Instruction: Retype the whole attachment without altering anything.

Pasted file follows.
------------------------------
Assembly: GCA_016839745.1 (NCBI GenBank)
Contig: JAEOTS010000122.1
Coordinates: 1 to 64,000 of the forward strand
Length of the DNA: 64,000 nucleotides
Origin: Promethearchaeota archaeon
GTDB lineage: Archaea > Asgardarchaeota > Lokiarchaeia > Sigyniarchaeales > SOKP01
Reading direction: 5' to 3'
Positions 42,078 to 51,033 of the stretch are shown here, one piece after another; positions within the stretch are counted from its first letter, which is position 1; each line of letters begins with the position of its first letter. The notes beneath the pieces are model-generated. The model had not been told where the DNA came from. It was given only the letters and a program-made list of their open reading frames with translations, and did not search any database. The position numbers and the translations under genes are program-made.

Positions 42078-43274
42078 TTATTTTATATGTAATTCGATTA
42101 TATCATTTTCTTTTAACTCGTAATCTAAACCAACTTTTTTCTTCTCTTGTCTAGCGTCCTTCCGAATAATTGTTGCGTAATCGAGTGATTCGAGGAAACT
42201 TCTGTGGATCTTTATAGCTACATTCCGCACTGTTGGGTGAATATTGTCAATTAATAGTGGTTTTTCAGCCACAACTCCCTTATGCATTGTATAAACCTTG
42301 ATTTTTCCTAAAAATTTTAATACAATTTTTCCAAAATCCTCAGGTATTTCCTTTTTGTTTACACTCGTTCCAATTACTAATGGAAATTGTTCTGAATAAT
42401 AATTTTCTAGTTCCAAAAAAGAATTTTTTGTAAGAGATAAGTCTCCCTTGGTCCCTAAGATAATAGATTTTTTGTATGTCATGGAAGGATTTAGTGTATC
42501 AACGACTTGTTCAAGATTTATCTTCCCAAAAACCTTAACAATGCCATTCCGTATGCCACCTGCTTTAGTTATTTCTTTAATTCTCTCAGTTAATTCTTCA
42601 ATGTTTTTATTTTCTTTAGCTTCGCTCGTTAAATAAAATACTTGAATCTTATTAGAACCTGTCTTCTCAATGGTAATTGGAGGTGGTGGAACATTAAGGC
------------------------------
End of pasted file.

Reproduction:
Assembly: GCA_016839745.1 (NCBI GenBank)
Contig: JAEOTS010000122.1
Coordinates: 1 to 64,000 of the forward strand
Length of the DNA: 64,000 nucleotides
Origin: Promethearchaeota archaeon
GTDB lineage: Archaea > Asgardarchaeota > Lokiarchaeia > Sigyniarchaeales > SOKP01
Reading direction: 5' to 3'
Positions 42,078 to 51,033 of the stretch are shown here, one piece after another; positions within the stretch are counted from its first letter, which is position 1; each line of letters begins with the position of its first letter. The notes beneath the pieces are model-generated. The model had not been told where the DNA came from. It was given only the letters and a program-made list of their open reading frames with translations, and did not search any database. The position numbers and the translations under genes are program-made.

Positions 42078-43274
42078 TTATTTTATATGTAATTCGATTA
42101 TATCATTTTCTTTTAACTCGTAATCTAAACCAACTTTTTTCTTCTCTTGTCTAGCGTCCTTCCGAATAATTGTTGCGTAATCGAGTGATTCGAGGAAACT
42201 TCTGTGGATCTTTATAGCTACATTCCGCACTGTTGGGTGAATATTGTCAATTAATAGTGGTTTTTCAGCCACAACTCCCTTATGCATTGTATAAACCTTG
42301 ATTTTTCCTAAAAATTTTAATACAATTTTTCCAAAATCCTCAGGTATTTCCTTTTTGTTTACACTCGTTCCAATTACTAATGGAAATTGTTCTGAATAAT
42401 AATTTTCTAGTTCCAAAAAAGAATTTTTTGTAAGAGATAAGTCTCCCTTGGTCCCTAAGATAATAGATTTTTTGTATGTCATGGAAGGATTTAGTGTATC
42501 AACGACTTGTTCAAGATTTATCTTCCCAAAAACCTTAACAATGCCATTCCGTATGCCACCTGCTTTAGTTATTTCTTTAATTCTCTCAGTTAATTCTTCA
42601 ATGTTTTTATTTTCTTTAGCTTCGCTCGTTAAATAAAATACTTGAATCTTATTAGAACCTGTCTTCTCAATGGTAATTGGAGGTGGTGGAACATTAAGGC